We are taught from young to be nice but it is not always appropriate to be nice. For instance, your parents do not always appear to be nice when they want you to do something that is perceived to be for your own good or, when your teacher lectures you for not doing your homework and, the list goes on. They are practicing nice by being not so nice.
However, when we start making friends, we very often refrain from saying things that may upset them for fear of losing their friendship. We are always trying to be nice. Well, if we are genuine friends we would have to learn to confront difficult situations without resorting to be being nice and burying the less than welcome truth.
Speaking the truth need not be such a frightful thing. Confronting a situation need not be aggressive, hostile or unpleasant. As long as it is of good intent and comes from the heart, follow your intuitive instincts when bringing up the subject. You will do fine. Your friend may well thank you for your openness and guidance.
I attended a 2-day Sales & Leadership Mastery programme with the internationally well-known trainer and coach, Blair Singer last week. There was this exercise in which we were to try selling one of his works to a stranger. The objective was to confront all our little voices of fear and discomfort inside our heads that prevented us from making the first move. One of the participants came up to share her experience.
She attempted with 5 people but did not make a sale. On returning to class, she met a few fellow participants with whom she shared her disappointment. They consoled her by saying her 5 attempts were good enough. Blair jumped in disgust when he heard her story. They were not being nice to her, he proclaimed but rather to soothe their own guilt and poor performance. “NICE”, he said, is an acronym for “No one Is Caring Enough”. The well-intentioned could have been more encouraging rather than asking her to accept the results for that would not spur her to grow to higher heights.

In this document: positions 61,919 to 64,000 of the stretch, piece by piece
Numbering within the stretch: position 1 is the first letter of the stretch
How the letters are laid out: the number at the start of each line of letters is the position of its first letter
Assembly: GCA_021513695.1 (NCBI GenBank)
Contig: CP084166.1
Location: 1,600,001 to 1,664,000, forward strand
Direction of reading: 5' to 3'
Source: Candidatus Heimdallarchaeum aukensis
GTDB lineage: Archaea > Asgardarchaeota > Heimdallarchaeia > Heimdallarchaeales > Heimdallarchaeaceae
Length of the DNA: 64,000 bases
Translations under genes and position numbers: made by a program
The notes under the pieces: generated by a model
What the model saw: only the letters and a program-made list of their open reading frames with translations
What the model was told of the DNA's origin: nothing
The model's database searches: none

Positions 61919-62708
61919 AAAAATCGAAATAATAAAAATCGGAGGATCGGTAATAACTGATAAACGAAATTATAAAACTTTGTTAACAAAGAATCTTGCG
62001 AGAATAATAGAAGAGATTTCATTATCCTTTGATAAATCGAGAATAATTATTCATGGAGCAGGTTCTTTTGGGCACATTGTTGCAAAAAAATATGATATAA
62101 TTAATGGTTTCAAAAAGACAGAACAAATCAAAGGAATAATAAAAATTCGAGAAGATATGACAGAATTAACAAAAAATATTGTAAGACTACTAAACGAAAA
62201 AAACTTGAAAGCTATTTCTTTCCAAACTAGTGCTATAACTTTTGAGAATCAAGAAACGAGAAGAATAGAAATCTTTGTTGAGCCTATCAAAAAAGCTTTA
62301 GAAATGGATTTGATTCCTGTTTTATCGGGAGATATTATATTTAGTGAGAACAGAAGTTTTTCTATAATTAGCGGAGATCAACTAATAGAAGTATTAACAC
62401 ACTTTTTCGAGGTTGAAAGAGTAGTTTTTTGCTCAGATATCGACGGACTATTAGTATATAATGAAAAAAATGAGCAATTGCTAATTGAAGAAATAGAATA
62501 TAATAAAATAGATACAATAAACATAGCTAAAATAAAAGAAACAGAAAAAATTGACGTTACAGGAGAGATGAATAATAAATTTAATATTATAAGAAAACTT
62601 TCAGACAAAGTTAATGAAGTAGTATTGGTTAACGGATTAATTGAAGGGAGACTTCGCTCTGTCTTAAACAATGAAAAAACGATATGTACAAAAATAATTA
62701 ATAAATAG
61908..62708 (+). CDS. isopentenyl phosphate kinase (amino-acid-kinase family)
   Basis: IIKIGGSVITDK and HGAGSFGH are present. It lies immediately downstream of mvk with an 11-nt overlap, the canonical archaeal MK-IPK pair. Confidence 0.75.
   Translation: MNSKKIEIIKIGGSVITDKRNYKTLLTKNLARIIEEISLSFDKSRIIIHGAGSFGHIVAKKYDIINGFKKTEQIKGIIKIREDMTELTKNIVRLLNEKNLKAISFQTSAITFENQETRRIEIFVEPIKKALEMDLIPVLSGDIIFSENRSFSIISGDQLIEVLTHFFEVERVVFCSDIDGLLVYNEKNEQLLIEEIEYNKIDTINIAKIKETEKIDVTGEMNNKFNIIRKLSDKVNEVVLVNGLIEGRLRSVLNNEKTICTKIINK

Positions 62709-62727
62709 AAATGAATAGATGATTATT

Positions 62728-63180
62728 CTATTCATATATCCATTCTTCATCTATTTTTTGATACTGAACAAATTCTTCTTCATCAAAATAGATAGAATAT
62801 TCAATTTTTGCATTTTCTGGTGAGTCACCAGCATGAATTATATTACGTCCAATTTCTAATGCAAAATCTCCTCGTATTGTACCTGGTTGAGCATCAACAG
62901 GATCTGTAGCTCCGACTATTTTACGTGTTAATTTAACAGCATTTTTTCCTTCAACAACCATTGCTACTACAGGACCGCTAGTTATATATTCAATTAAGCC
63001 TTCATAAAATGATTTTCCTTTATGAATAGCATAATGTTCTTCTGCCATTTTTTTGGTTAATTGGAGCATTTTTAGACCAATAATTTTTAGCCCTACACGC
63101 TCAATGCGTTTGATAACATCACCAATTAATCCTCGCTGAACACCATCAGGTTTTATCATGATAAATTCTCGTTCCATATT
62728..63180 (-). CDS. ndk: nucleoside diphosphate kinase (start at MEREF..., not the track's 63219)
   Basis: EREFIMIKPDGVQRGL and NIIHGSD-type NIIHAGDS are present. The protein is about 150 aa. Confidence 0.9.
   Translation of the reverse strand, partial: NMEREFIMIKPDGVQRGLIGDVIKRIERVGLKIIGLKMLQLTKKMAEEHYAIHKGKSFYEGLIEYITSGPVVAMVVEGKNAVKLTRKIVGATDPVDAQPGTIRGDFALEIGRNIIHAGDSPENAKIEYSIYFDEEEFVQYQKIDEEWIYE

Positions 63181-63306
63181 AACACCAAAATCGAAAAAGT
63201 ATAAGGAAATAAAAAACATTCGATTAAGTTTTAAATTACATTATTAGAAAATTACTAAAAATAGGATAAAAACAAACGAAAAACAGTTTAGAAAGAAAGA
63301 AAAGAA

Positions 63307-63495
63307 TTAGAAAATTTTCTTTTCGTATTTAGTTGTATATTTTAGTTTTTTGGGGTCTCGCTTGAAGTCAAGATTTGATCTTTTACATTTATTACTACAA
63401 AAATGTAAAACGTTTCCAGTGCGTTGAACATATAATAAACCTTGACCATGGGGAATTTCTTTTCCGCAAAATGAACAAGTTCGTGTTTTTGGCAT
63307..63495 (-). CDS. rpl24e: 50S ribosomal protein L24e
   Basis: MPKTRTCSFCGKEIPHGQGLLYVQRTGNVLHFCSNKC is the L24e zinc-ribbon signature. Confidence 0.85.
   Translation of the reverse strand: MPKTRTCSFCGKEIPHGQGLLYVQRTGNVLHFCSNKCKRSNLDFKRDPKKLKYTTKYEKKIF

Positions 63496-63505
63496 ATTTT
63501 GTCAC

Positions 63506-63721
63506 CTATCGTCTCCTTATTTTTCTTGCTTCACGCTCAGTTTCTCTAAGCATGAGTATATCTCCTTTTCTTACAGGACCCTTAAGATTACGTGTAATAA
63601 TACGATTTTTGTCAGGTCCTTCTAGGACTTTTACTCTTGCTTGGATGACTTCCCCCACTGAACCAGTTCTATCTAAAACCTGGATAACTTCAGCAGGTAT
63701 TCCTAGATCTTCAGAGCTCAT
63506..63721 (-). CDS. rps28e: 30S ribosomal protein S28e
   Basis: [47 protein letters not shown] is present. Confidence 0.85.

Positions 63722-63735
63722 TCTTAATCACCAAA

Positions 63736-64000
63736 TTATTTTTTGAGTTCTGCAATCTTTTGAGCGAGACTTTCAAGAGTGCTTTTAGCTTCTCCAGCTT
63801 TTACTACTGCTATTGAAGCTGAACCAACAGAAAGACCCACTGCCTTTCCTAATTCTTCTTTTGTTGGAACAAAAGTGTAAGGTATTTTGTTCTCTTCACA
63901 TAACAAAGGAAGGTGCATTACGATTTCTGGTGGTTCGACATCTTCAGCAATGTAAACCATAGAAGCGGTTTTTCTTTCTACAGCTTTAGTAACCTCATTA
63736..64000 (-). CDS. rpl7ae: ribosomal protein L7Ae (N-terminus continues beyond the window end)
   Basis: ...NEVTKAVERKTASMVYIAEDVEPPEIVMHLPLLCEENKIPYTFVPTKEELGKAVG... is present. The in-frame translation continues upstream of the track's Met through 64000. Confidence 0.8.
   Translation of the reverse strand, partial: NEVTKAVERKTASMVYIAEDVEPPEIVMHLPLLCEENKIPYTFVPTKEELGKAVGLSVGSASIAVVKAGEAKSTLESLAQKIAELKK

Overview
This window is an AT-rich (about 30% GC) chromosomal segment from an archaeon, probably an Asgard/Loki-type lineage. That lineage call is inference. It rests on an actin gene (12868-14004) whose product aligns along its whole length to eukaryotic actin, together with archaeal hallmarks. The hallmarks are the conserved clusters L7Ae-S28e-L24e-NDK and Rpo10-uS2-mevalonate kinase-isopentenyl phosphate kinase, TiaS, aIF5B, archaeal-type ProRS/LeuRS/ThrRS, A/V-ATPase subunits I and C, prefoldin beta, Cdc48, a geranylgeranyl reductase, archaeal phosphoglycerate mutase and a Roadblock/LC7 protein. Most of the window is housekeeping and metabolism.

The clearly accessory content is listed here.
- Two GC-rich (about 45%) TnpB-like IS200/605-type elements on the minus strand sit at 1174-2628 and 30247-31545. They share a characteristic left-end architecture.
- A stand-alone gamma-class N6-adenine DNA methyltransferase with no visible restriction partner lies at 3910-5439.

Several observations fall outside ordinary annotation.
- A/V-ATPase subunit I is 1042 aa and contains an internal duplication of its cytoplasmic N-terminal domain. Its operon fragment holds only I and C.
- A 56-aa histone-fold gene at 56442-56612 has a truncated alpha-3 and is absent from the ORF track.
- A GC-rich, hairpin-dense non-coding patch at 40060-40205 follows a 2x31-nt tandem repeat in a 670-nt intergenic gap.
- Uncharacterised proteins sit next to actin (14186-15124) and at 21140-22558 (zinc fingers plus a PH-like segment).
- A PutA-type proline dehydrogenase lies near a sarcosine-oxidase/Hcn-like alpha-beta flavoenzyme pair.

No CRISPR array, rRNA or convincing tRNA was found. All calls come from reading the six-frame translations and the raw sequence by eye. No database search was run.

Does this sound familiar – being nice I mean? You must have either done or been the recipient of the same many times in your life. Have you ever thought of the implication that “nice” act really is? Probably not as we have been so conditioned by generations and generations of our social expectations that this may never have occurred to us.
Now that we are a little more aware, would you not reflect and question what your real intentions are when you are trying to be nice? I am not suggesting that you do away with the social niceties but be more conscious of your intentions and the outcome you are trying to achieve.
Instead of condoling to another’s self-depreciating comments we could either be encouraging or coaxing them into thinking more positively. That would truly be being nice. Won’t you want to do that?